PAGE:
1.5 Million Bikes Recalled for Faulty Quick-Release Levers

Roughly 1.5 million bikes in the United States are being recalled from 17 major bicycle brands. The recall is voluntary, and affects bikes with disc brakes and quick–release levers on the front wheel that open more than 180 degrees. The quick–release lever, if left open, can hit the disk-brake rotor and bring the front wheel to a sudden stop or separate it from the bicycle all together. 


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To find out if your bike is included in the recall, locate the quick–release and disc brake on the front wheel of your bicycle. If your bicycle doesn’t have both, it’s not included in the recall. If it does, open the quick–release and push it toward the brake-disc rotor. If the distance from the lever to the rotor is a ¼” or less, or about the size of a #2 pencil, then take your bike back to your bicycle retailer for a new quick-release.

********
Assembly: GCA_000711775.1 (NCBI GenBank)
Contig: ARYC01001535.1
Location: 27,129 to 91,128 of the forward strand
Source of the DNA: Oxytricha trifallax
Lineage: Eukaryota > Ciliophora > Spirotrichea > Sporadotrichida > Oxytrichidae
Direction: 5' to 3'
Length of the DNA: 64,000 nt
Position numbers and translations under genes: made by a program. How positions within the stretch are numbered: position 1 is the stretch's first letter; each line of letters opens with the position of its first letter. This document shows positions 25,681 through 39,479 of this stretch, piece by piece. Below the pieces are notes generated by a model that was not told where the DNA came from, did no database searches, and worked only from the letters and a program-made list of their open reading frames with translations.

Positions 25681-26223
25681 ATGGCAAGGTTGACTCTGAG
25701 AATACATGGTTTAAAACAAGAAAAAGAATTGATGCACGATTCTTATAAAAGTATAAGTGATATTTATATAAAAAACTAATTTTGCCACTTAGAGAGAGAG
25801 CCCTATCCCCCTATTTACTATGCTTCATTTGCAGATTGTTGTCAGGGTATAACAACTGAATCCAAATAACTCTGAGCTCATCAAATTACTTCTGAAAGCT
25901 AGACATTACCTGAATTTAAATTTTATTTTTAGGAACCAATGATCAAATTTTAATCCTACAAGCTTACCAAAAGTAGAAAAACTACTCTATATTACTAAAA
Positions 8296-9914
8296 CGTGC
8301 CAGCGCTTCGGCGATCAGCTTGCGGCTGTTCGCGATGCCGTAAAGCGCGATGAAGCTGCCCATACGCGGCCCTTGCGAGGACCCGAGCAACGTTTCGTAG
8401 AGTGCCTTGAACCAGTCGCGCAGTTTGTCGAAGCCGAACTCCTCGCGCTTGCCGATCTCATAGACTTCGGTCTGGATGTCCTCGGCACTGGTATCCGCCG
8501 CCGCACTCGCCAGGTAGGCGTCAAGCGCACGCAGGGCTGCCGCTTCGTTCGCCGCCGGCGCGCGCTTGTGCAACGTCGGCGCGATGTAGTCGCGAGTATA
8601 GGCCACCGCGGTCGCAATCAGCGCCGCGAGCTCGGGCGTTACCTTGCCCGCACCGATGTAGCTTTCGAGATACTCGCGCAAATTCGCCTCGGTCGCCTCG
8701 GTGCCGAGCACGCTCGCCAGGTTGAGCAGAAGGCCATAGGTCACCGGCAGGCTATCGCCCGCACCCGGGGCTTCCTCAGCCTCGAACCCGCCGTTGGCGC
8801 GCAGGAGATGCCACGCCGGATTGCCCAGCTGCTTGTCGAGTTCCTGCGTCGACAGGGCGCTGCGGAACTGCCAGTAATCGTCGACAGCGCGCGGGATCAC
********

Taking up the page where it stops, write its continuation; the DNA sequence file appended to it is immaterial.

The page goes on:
Credit: quickreleaserecall.com

This recall errs on the side of caution. Bicycles should never be ridden with open quick–releases, but the danger associated with an open quick–release and disc-brake rotors was enough to inspire the 17 bike companies to work with the Consumer Product Safety Commission and the Bicycle Product Suppliers Association for the recall.

Credit: quickreleaserecall.com

The affected bike brands are: Diamondback, Raleigh, Breezer, Fuji, SE, Cannondale, GT, Felt, Jamis, Giant, Haro, Norco, Access, Civia Cycles, Novara, Ridley, and Specialized.

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